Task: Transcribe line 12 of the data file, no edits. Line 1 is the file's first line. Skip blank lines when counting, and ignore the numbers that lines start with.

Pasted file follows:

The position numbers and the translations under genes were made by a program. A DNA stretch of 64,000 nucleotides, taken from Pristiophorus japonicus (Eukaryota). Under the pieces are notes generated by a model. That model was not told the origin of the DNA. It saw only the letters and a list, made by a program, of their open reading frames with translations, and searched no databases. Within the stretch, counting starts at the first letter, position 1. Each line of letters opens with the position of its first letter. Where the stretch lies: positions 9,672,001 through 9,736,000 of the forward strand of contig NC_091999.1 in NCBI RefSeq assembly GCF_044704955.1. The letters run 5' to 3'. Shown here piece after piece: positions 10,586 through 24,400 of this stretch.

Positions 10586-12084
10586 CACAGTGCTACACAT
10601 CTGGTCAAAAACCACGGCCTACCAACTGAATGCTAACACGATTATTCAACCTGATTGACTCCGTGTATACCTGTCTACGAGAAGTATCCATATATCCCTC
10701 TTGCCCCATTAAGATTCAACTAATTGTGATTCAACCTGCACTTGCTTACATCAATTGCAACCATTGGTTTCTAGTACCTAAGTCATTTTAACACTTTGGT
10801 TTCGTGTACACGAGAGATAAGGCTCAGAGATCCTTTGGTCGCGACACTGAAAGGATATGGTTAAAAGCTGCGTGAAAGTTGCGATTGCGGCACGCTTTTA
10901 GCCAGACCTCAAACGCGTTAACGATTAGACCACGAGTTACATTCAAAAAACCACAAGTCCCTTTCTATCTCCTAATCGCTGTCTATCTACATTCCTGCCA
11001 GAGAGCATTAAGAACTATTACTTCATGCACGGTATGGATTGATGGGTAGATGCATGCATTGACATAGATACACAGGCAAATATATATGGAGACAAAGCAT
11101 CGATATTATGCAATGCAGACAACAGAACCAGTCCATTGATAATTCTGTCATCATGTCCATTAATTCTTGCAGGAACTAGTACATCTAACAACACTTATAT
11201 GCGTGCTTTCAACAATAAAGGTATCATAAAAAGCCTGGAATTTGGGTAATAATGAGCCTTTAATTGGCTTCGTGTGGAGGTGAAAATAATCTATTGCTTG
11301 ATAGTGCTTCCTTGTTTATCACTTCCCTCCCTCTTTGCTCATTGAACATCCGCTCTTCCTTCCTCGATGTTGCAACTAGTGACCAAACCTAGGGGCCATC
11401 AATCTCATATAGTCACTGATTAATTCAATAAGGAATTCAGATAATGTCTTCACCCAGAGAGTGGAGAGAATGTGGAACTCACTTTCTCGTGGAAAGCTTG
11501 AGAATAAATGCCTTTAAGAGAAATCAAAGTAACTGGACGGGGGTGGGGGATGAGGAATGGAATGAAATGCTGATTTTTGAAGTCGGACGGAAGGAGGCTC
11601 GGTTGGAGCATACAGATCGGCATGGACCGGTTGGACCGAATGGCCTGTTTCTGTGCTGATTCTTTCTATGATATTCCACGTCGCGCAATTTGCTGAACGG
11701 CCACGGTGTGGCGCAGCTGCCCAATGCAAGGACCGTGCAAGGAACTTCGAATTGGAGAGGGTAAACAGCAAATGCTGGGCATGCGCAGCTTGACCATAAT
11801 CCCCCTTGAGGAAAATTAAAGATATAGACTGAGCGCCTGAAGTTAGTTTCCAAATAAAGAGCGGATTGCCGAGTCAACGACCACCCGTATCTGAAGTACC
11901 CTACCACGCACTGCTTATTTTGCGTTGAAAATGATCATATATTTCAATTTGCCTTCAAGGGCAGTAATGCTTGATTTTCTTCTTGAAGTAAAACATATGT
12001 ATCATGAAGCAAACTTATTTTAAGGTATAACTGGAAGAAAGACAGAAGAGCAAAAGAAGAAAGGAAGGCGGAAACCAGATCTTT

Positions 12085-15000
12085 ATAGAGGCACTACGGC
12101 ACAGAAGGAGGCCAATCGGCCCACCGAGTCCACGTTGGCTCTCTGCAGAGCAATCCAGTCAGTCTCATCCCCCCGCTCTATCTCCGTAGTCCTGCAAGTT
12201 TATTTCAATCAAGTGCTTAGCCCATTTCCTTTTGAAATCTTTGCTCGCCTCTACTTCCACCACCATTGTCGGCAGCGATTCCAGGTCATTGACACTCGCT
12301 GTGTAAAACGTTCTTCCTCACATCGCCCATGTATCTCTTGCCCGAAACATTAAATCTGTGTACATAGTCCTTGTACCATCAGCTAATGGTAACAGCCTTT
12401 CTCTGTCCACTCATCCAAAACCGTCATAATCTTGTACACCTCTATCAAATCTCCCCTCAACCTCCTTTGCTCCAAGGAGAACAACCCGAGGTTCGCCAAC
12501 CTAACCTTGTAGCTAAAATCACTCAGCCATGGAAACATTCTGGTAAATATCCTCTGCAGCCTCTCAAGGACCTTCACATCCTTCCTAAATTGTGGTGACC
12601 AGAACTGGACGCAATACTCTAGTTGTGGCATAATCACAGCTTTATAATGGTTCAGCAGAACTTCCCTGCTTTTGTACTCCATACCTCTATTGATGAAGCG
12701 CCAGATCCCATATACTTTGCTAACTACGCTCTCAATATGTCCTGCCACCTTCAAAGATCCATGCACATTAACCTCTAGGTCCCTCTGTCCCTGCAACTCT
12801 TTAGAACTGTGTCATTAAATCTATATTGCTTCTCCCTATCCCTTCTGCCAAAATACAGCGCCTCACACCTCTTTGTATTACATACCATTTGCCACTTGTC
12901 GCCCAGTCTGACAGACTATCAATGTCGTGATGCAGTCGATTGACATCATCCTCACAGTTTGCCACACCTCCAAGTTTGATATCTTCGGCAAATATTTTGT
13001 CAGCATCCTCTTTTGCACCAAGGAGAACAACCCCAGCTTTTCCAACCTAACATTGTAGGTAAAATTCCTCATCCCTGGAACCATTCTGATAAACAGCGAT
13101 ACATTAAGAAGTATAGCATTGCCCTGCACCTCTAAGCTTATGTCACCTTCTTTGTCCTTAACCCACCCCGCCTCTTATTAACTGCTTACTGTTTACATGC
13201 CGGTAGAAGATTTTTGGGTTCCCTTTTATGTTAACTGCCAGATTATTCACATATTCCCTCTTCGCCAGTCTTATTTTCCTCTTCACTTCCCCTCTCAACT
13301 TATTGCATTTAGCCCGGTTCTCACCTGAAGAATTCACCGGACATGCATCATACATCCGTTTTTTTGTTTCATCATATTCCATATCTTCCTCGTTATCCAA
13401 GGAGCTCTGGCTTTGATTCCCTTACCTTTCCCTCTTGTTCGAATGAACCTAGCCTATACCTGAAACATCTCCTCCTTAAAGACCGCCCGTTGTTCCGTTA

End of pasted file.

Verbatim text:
11401 AATCTCATATAGTCACTGATTAATTCAATAAGGAATTCAGATAATGTCTTCACCCAGAGAGTGGAGAGAATGTGGAACTCACTTTCTCGTGGAAAGCTTG